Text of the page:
• PTSD develops gradually over time due to chronic stress and other factors while ADHD occurs at birth or in early childhood when brain development is still underway.
  • PTSD includes psychotic symptoms such as PTSD-related hallucinations whereas ADHD does not.
  • ADHD includes depressive and bipolar symptoms that PTSD does not, such as suicidal thoughts or behavior.
  • PTSD is a disorder of the mind while ADHD is a disorder of the brain (people with PTSD may also have an affected brain).


  • People who experience PTSD and attention deficit hyperactivity disorder show signs of PTSD-related irritability, anger, anxiety, sadness, or depression.
  • People who experience PTSD, as well as ADHD, also report experiencing PTSD symptoms when in crowded places like the grocery store or at work that aggravate their ADHD symptoms.
  • Symptoms include: feeling tense, jittery, or on edge,
  • having PTSD-related nightmares when falling asleep or waking up,
  • and experiencing PTSD flashbacks that aggravate ADHD symptoms.

ADHD is a common comorbidity of PTSD because both disorders are characterized by chronic stress experienced in daily life. 

People with PTSD as well ADHD experience more severe PTSD symptoms than those who only have PTSD or ADHD.

This is because PTSD-related chronic stress causes people to develop both disorders at the same time, which makes them feel even worse than individuals suffering from either PTSD alone or ADHD alone.

What causes PTSD vs ADHD?

People who have PTSD, as well as ADHD, may wonder why they experience PTSD symptoms if there is no obvious traumatic event.

The reason for this lies in the fact that PTSD can be caused by chronic stress experienced over a long period of time, not just one incident or a single childhood trauma history as many people believe.

However, here are some of the most popular causes of PTSD:

  • sexual abuse
  • deep-seated trauma
  • trauma from family members
  • stressful familial transmission at a young age 

On the other hand, ADHD can be caused by genetics or brain development that occurs between birth and the age of five.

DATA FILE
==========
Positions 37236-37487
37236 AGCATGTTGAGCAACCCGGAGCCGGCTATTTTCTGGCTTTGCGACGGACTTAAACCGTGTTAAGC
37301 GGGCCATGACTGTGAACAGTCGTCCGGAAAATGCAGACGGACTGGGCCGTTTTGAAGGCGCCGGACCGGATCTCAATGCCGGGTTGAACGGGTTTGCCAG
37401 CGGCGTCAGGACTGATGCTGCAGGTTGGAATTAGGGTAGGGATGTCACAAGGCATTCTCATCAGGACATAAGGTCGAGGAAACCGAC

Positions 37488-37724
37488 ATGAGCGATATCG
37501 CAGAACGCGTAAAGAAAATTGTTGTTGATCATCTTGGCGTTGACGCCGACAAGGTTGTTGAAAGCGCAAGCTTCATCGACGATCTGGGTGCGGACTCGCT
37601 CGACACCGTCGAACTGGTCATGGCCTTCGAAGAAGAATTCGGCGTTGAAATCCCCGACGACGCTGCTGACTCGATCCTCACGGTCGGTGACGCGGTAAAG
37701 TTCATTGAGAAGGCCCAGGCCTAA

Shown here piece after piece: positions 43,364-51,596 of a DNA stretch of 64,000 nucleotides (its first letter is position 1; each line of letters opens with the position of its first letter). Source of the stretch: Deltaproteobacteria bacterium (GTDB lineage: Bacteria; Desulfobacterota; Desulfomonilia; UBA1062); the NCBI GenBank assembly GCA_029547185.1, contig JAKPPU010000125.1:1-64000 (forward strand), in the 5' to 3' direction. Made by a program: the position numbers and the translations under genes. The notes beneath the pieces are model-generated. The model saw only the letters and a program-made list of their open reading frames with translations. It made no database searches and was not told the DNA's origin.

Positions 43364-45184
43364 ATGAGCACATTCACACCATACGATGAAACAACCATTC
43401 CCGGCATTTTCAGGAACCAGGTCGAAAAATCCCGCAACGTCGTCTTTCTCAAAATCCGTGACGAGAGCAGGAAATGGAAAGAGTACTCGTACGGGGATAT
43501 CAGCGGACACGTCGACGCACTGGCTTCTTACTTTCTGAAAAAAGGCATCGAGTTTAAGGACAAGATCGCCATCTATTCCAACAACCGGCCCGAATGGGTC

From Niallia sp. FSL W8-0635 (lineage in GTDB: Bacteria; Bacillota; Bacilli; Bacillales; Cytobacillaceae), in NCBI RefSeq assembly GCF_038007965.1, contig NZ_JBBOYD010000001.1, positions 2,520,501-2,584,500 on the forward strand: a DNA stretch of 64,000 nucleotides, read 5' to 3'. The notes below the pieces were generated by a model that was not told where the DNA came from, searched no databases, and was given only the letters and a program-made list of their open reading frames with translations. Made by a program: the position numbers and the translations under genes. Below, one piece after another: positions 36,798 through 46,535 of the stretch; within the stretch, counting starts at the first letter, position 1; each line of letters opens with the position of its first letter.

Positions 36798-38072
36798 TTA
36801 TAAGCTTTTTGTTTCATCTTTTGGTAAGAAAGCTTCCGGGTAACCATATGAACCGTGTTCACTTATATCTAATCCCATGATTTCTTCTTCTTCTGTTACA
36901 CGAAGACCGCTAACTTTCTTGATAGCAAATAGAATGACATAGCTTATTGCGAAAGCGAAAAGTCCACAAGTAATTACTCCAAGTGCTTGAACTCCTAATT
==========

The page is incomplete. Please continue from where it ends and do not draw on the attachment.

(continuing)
As a result, PTSD as well ADHD can be caused by PTSD-related chronic stress experienced over time or brain development that occurs before birth.

But it is important to note that PTSD is different from ADHD but also similar in several ways.

PTSD as well ADHD share common symptoms such as irritability, anger, generalized anxiety disorder, inattention, sadness or depression, and impulsivity.

How can PTSD as well as ADHD be treated?

For PTSD, there are many treatments available, including:

  • cognitive processing therapy (CPT).
  • prolonged exposure therapy (PE).
  • sertraline (Zoloft or Lustral).
  • fluoxetine (Prozac or Sarafem) plus psychotherapy.

Here are the options for managing or treating ADHD:

  • stimulant medications like Adderall or Vyvanse.
  • non-stimulants like Strattera (atomoxetine) and Intuniv (guanfacine).

Take note that the PTSD as well ADHD combination can be challenging to treat because PTSD symptoms tend to worsen ADHD symptoms and vice versa.

This is why it’s critical to consult a professional who can provide medical recommendations that suit your unique condition and lifestyle.

Treatment for ADHD and PTSD Combined

The PTSD-ADHD combination is a complex condition that requires an individualized treatment plan.

In many cases, PTSD-related anger management therapy can help treat PTSD symptoms while psychotherapy for PTSD (e.g., cognitive processing therapy and prolonged exposure therapy) combined with medication like sertraline (Zoloft or Lustral), fluoxetine (Prozac or Sarafem), and/or stimulants like Adderall can help PTSD symptoms and ADHD symptoms.

However, PTSD-related anger management therapy is unlikely to treat ADHD symptoms alone.

In addition, medication for PTSD typically doesn’t work well if the individual does not also receive psychotherapy for PTSD as part of PTSD treatment.

Therefore, PTSD-ADHD is a complex condition that requires a comprehensive mental health service from a trained professional who can provide both medical and psychotherapy treatment.

Concluding Thoughts

It is important to note that PTSD symptoms are not always caused by PTSD.

In fact, PTSD symptoms can be caused by chronic stress experienced over time or brain development that occurs before birth in the form of ADHD.

No matter what the cause of PTSD symptoms is, it is still necessary to consult a mental health professional who can provide medical advice that specializes in either PTSD or ADHD, or both.

If you are suffering from PTSD, ADHD, or PTSD and ADHD simultaneously, it’s important to seek help immediately because these can severely affect your daily life and can be debilitating if left untreated.